, which considers the

velocity of obstacle relative to the robot, and the

PMF

d

μ

, which is to head to the goal, are integrated

by fuzzy operation into a mixed PMF

mix

μ

as shown

in Figure 6.

mix

μ

is an algebraic product of

o

μ

and

d

μ

as following equation:

mix d o

μ

μμ

=

⋅ (13)

Finally, by defuzzifier, the command velocity

vector is calculated as a traveling direction

out

θ

and

an absolute value of the reference speed of the robot

base on the mixed PMF

mix

μ

.

out

θ

is decided as the

direction

i

θ

which makes a following function

()f

θ

maximum.

() ( )

jn

mix i

ijn

f

θ

μθ

+

=−

=

∑

(14)

where

n is the parameter to avoid choosing

undesirable

i

θ

caused by such as noises on the

ICINCO 2009 - 6th International Conference on Informatics in Control, Automation and Robotics

302

-180 -120 -60 0 60 120 180

0

0.2

0.4

0.6

0.8

1.0

theta[deg]

u[-]

μ

direction [deg]

Robot PMF

Desired direction

Robot PMF

Desired direction

-180 -120 -60 0 60 120 180

0

0.2

0.4

0.6

0.8

1.0

theta[deg]

u[-]

μ

direction [deg]

-180 -120 -60 0 60 120 180

0

0.2

0.4

0.6

0.8

1.0

theta[deg]

u[-]

μ

direction [deg]

Robot PMF

Desired direction

Robot PMF

Desired direction

Figure 9: Visualization of PMF.

sensor data. Based on

out

θ

,

out

v is calculated as

following equation:

()

(

)

out mix out max min min

vvvv

μθ

=−+ (15)

where

()

mix out

μθ

is the mixed PMF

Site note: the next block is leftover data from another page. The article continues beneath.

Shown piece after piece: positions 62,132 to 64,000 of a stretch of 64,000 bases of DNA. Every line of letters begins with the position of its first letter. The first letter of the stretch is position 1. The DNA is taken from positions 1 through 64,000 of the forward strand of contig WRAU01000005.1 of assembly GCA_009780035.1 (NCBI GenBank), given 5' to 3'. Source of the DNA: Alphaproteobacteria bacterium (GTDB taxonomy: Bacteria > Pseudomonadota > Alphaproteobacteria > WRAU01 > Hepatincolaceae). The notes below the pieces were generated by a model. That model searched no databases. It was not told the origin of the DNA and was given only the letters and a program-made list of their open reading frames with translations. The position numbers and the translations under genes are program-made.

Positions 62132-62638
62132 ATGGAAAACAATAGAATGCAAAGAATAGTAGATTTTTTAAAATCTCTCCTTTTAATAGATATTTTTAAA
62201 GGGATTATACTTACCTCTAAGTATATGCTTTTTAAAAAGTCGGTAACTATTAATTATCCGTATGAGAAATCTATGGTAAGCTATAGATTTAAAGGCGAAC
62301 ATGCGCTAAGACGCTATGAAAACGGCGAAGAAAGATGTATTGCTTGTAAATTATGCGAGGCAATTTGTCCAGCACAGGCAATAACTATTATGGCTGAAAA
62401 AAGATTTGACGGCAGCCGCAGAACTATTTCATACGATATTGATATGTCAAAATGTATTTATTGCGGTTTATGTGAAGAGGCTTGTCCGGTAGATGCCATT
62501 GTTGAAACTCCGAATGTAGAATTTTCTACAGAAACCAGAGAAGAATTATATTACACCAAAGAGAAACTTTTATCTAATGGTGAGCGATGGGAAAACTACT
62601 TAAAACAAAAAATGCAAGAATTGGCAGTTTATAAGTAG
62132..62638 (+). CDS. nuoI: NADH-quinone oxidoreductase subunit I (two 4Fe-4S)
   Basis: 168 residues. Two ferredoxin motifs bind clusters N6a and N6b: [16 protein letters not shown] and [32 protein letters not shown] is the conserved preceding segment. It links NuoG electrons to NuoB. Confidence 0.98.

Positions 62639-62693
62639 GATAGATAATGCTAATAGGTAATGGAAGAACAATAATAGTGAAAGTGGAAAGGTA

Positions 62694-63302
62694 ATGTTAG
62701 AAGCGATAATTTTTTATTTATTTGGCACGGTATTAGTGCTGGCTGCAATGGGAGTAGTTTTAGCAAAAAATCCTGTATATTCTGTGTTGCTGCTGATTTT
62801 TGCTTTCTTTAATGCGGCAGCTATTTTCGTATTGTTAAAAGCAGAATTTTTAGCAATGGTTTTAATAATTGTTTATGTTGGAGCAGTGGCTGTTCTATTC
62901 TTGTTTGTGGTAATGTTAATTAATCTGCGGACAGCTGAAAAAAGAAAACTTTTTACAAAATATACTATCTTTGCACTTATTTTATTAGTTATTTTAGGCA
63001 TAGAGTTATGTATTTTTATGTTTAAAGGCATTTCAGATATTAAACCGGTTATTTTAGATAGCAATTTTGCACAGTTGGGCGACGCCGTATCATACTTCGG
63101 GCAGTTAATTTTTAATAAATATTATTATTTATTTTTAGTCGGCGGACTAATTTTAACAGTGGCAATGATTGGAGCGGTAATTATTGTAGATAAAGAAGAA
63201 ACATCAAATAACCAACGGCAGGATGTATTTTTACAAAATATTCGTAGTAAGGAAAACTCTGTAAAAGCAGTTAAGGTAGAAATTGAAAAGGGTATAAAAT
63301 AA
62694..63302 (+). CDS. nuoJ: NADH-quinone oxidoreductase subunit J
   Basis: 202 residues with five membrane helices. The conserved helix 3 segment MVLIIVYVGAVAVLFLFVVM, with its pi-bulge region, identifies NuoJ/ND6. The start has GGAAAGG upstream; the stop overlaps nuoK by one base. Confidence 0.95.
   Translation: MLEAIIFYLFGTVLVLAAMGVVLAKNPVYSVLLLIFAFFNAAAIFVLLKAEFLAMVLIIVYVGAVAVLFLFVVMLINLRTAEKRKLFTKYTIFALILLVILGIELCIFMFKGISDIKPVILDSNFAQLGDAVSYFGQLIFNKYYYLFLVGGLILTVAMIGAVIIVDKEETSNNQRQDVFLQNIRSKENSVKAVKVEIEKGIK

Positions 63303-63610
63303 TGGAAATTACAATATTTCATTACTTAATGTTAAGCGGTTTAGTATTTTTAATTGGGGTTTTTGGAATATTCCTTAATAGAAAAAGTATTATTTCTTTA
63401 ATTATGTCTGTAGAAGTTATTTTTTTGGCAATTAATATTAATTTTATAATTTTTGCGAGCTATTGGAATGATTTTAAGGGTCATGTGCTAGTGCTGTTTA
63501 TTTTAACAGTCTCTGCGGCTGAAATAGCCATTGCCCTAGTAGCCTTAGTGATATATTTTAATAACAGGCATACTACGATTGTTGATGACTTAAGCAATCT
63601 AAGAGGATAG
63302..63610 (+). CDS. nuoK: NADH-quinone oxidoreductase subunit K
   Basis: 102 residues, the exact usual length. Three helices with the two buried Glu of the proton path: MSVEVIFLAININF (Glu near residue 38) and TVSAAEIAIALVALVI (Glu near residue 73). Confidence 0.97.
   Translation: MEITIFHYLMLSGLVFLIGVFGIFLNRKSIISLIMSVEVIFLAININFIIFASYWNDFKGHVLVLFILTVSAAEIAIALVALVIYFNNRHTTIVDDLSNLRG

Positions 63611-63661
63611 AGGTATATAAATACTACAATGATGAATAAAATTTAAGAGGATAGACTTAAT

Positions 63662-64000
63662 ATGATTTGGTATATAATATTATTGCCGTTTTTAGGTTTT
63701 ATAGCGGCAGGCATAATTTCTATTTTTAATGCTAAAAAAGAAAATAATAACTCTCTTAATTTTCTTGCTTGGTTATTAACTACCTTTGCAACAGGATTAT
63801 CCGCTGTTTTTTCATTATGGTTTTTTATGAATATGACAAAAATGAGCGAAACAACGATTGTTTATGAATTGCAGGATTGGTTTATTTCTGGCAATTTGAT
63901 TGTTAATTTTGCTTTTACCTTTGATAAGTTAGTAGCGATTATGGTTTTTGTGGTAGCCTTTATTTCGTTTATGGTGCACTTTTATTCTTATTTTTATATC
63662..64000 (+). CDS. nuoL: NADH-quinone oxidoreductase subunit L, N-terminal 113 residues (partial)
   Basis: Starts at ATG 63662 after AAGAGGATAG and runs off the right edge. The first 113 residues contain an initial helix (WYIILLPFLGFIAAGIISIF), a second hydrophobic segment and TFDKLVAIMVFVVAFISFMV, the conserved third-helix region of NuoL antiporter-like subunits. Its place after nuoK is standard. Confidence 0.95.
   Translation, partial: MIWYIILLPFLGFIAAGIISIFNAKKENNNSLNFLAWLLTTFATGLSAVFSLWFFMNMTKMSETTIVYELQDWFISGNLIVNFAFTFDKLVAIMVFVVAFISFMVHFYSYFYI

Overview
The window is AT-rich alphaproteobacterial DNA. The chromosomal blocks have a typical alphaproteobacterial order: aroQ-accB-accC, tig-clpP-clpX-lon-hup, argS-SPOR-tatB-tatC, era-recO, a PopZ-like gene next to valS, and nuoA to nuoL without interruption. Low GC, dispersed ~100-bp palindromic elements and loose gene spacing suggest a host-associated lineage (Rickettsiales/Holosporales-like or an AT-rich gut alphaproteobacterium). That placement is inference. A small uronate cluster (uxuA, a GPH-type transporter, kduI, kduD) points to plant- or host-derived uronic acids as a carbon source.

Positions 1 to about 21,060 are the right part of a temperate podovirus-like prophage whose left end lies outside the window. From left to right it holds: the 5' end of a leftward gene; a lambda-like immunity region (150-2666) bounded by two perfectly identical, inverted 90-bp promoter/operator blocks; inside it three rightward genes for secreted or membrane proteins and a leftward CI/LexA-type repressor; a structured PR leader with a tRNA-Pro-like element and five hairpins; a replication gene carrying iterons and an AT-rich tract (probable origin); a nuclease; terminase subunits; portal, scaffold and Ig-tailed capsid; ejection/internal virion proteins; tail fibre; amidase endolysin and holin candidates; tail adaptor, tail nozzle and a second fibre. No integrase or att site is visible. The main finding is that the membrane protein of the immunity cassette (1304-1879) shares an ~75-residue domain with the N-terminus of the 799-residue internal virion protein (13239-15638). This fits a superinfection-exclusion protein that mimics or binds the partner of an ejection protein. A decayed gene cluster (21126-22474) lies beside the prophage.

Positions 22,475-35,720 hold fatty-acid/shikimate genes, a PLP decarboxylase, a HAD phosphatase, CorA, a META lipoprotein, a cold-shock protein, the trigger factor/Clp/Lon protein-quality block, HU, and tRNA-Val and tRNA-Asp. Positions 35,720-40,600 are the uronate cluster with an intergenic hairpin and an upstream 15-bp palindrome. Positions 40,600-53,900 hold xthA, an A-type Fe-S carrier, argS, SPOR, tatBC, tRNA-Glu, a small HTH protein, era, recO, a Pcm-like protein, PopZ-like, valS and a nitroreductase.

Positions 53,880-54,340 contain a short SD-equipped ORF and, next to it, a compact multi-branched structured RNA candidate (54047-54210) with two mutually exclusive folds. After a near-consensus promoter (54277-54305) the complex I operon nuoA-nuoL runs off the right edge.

mix

μ

corresponding to the

out

θ

,

max

v and

min

v are

configured in advance respectively as higher and

lower limit of the robot speed.

3.3 Visualization for PMF on

Two-dimension Surface

It would be convenient to have a visualizer that

show us why the robot will go on to the direction. In

the proposed method, we can see aspects of the PMF

on two dimension surface and understand easily the

reason for choice of the direction. For example, a

PMF described on polar coordinate shown in Figure

9(a) is comparable to the PMF described on x-y

coordinate shown in Figure 9(b).

4 SIMULATION RESULTS

The radius of robot and obstacle are supposed to be

both 0.3m, therefore,

,

0.6m

ro

R = .

α

in equation

(8) is 1.6m.

γ

in equation (4) is 0.7.

ε

in equation

(12) is 1.0m.

Figure 10, 11 and 12 show the simulation results

when the robot passes the obstacle. Initial positions

of the robot and the obstacle are respectively

(0m,0m) and (5.0m, 0.3m) . The goal position of

the robot is

(7.0m,0m) . In the situation in Figure 10,

the higher limit of robot speed is

max

0.5m/sv = , the

lower one is

min

0.0m/sv = . The higher limit of

acceleration of the robot is

2

1.0m/s

r

a = . The

simulations have done with three different obstacle

speed

0.0, 0.5m/s

o

v = , that the direction is negative

on

x

-axis. Figure 10(a) and (b) show respectively

the trajectory of the robot that the PMF for obstacle

avoidance is generated without considering the

relative velocity and that with considering the

relative velocity, when